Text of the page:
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Irish American Heritage Committee

Celebrating diversity virtually
New York Teacher
Members together at a zoom conference call

Participants (top, from left) Helena Lewis and Patricia Filomena listen to the history shared by (bottom, from left) Lenwood Sloan and Mick Moloney about the historical interrelationships — some tragic and some positive — among African Americans and Irish Americans.

The diversity of Irish Americans and Ireland was the focus of the UFT Irish American Committee’s first virtual meeting on Feb. 25. Jessie Riley and Rachael Gilkey, directors of education and programming at the Irish Arts Center, told the more than 40 attendees about the free, virtual programming for families and educators offered by their cultural center in Manhattan. Ciaran Madden, the consul general of Ireland in New York, spoke about the activities of the African American Irish Diaspora Network, a New York-based initiative that explores links between Irish and Black identity. Musician and scholar Mick Moloney and arts educator Lenwood Sloan discussed the history of Irish indentured servants and enslaved Africans who met in Appalachia as they moved north seeking freedom and opportunity. They played music together and formed common-law marriages before the Civil War. Despite rampant racism and oppression, Sloan said, “We find pockets of redemption all over the world.” For retired teacher Helena Lewis, the meeting was “valuable because I am an American of African descent with some Irish ancestry. My mother’s maiden name was McDay.”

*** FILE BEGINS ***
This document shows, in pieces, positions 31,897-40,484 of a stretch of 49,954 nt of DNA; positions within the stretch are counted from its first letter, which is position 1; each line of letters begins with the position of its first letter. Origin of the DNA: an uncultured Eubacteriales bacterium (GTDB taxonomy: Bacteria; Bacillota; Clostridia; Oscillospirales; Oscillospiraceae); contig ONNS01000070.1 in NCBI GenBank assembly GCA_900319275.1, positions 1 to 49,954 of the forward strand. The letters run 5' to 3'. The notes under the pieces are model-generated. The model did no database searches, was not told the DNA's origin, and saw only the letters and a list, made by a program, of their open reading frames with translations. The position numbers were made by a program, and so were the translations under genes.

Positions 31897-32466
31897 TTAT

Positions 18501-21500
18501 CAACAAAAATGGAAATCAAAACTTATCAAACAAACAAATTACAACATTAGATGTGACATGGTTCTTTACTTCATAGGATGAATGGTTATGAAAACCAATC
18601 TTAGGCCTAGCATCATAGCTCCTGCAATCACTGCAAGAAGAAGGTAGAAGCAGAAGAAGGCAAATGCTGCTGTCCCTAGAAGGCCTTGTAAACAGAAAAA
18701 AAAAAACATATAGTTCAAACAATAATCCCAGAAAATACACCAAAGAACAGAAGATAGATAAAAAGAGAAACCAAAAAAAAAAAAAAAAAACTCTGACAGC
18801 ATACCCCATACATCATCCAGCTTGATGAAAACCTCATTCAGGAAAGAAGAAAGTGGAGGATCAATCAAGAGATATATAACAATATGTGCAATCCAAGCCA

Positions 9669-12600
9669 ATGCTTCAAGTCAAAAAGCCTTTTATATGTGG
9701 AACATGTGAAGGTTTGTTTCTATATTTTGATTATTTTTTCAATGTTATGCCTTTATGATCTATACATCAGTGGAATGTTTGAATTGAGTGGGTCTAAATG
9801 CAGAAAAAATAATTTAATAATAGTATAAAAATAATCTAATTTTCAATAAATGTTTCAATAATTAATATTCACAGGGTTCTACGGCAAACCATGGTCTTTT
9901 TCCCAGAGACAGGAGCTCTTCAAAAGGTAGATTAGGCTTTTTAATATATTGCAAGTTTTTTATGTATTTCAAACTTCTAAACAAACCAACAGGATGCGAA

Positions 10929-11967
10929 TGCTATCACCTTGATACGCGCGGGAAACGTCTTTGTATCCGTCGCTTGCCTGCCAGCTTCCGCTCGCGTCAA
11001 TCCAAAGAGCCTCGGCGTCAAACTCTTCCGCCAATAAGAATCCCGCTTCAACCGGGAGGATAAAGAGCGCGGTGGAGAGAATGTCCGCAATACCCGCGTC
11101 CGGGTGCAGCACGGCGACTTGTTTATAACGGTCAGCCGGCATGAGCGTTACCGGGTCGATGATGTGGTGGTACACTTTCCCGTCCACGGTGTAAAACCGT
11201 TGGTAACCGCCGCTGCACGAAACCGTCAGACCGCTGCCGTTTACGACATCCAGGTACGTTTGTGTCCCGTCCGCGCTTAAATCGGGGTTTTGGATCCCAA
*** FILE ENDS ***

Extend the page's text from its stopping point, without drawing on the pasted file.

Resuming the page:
— Cara Metz

Related Topics: Irish American Heritage